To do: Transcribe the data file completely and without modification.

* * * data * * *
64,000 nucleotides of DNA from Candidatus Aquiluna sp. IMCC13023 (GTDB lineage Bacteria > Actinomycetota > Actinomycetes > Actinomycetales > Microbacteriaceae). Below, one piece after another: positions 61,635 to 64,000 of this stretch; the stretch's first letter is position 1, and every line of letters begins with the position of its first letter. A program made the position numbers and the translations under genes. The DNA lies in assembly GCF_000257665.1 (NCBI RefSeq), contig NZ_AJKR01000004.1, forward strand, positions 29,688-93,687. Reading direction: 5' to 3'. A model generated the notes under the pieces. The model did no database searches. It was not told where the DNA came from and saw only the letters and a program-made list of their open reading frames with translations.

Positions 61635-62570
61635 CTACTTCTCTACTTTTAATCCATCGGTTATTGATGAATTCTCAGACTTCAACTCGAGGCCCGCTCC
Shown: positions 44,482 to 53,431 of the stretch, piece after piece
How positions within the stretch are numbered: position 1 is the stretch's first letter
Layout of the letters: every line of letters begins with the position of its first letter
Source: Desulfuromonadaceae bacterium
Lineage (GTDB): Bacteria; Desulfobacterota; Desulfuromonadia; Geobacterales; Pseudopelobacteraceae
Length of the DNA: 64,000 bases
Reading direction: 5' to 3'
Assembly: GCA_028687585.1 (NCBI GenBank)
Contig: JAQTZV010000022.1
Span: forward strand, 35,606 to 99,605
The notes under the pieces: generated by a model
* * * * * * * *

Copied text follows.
64,000 nucleotides of DNA from Candidatus Aquiluna sp. IMCC13023 (GTDB lineage Bacteria > Actinomycetota > Actinomycetes > Actinomycetales > Microbacteriaceae). Below, one piece after another: positions 61,635 to 64,000 of this stretch; the stretch's first letter is position 1, and every line of letters begins with the position of its first letter. A program made the position numbers and the translations under genes. The DNA lies in assembly GCF_000257665.1 (NCBI RefSeq), contig NZ_AJKR01000004.1, forward strand, positions 29,688-93,687. Reading direction: 5' to 3'. A model generated the notes under the pieces. The model did no database searches. It was not told where the DNA came from and saw only the letters and a program-made list of their open reading frames with translations.

Positions 61635-62570
61635 CTACTTCTCTACTTTTAATCCATCGGTTATTGATGAATTCTCAGACTTCAACTCGAGGCCCGCTCC
Shown: positions 44,482 to 53,431 of the stretch, piece after piece
How positions within the stretch are numbered: position 1 is the stretch's first letter
Layout of the letters: every line of letters begins with the position of its first letter
Source: Desulfuromonadaceae bacterium
Lineage (GTDB): Bacteria; Desulfobacterota; Desulfuromonadia; Geobacterales; Pseudopelobacteraceae
Length of the DNA: 64,000 bases
Reading direction: 5' to 3'
Assembly: GCA_028687585.1 (NCBI GenBank)
Contig: JAQTZV010000022.1
Span: forward strand, 35,606 to 99,605
The notes under the pieces: generated by a model